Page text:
As a sales manager, how can you do more teaching and less telling? Often, salespeople get frustrated when the only thing they hear from their sales manager is that they need to have more activity, increase the number of asks they have, and they need to increase the dollar amount of the asks they have. They get that. They want to be taught how to do that. They want training and teaching, and not just telling.
There's a certain amount of telling that goes on when managing a sales team, but there's also a certain amount of teaching that goes on. Today, I'll share three things you can teach your sales team.
3 Things You Can Teach Your Sales Team
- Meeting Preparation
- Taking Notes
- Active Listening
1. Meeting Preparation
You should have something laid out - possibly in your onboarding - that teaches people exactly how you want them to prepare for a discovery meeting. Maybe it's that you want them to blueprint the organization, or that you want them to know all of the people that are going to be in the room, all the job titles of all the people, and that you want them to have looked up all of these people on LinkedIn prior to the meeting. Whatever it is, it should be something that isn't guesswork; it should be something organized. Prepping for the meeting is important.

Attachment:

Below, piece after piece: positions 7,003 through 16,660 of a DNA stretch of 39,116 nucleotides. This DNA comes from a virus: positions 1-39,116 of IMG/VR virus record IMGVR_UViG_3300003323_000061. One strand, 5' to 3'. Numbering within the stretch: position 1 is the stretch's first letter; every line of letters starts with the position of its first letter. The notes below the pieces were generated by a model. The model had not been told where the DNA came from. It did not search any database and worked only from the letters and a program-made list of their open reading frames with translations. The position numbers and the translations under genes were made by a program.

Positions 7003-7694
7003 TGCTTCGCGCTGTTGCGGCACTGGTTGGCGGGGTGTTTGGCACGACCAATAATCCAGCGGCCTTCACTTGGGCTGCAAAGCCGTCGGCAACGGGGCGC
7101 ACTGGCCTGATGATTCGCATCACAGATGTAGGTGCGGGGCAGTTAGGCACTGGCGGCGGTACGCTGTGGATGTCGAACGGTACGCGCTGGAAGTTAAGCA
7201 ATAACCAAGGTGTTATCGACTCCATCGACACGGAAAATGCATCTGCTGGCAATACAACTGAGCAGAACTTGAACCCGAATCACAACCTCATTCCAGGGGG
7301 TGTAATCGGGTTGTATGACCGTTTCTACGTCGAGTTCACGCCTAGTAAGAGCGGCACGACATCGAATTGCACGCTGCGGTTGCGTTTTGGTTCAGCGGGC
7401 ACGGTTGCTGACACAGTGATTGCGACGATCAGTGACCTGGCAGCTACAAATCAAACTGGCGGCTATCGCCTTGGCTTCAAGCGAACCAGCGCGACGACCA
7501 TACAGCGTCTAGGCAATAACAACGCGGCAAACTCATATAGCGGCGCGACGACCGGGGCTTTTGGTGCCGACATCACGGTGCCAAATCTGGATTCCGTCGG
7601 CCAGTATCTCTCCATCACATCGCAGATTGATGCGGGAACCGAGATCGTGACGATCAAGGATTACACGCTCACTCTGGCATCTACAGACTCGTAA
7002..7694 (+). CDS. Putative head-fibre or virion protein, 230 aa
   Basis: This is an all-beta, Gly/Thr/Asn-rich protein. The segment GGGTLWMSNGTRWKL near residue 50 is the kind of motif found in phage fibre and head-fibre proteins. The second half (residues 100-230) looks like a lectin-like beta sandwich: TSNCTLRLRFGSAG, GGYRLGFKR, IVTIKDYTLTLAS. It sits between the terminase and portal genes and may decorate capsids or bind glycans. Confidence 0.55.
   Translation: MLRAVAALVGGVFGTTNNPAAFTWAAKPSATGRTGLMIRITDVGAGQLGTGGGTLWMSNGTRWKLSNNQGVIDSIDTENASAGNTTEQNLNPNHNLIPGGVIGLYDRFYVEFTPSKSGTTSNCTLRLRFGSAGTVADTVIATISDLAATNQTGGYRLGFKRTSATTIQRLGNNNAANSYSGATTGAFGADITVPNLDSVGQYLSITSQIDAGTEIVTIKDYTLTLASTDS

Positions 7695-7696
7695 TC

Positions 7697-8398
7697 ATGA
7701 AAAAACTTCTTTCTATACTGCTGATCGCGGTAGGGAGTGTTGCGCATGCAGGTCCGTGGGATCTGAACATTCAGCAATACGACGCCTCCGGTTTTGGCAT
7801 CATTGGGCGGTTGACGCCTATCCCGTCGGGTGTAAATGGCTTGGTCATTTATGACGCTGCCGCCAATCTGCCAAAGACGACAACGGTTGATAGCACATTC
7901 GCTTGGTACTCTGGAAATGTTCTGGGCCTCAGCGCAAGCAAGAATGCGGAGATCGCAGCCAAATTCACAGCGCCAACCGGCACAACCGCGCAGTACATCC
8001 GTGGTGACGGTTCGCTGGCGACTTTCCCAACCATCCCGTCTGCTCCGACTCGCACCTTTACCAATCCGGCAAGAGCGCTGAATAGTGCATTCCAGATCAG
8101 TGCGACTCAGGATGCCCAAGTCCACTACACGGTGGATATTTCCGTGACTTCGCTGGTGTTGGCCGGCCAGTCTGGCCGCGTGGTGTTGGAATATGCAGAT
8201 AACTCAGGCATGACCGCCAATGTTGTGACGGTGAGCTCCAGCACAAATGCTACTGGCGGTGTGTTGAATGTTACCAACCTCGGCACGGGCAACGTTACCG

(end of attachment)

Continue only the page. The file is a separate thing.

2. Taking Notes
Some people just don't know how to take notes, or think they have an incredible memory and can remember everything discussed in the meeting. Sales managers really should encourage their sales team to take notes during these meetings. At The Center for Sales Strategy, we recommend drawing a line down the center of a sheet of paper. One one side, write the notes and the interesting things that are discussed in the meeting. On the other side, write down the needs, the desired business results, and the opportunities. Sales managers should teach their teams how to do this.
I go on a lot of sales calls, and too often, salespeople are so concerned with asking the next question that they don't listen and they don't pay attention to the conversation. It's a missed opportunity. So, one way to teach active listening is in a sales meeting, read or share a success story of a client and give as many details as possible. At the end of this 3-5 minute story, stop and ask someone to repeat back, in 30 seconds or less, what they heard me say, and I want you to include as many details as possible. It's a great way to teach active listening.
So, three things you can teach your sales team: how to prep for the meeting, how to take notes during the meeting, and how to actively listen during the meeting. I hope these three things help you to become a better teacher vs. just telling your sales team what to do. Good luck!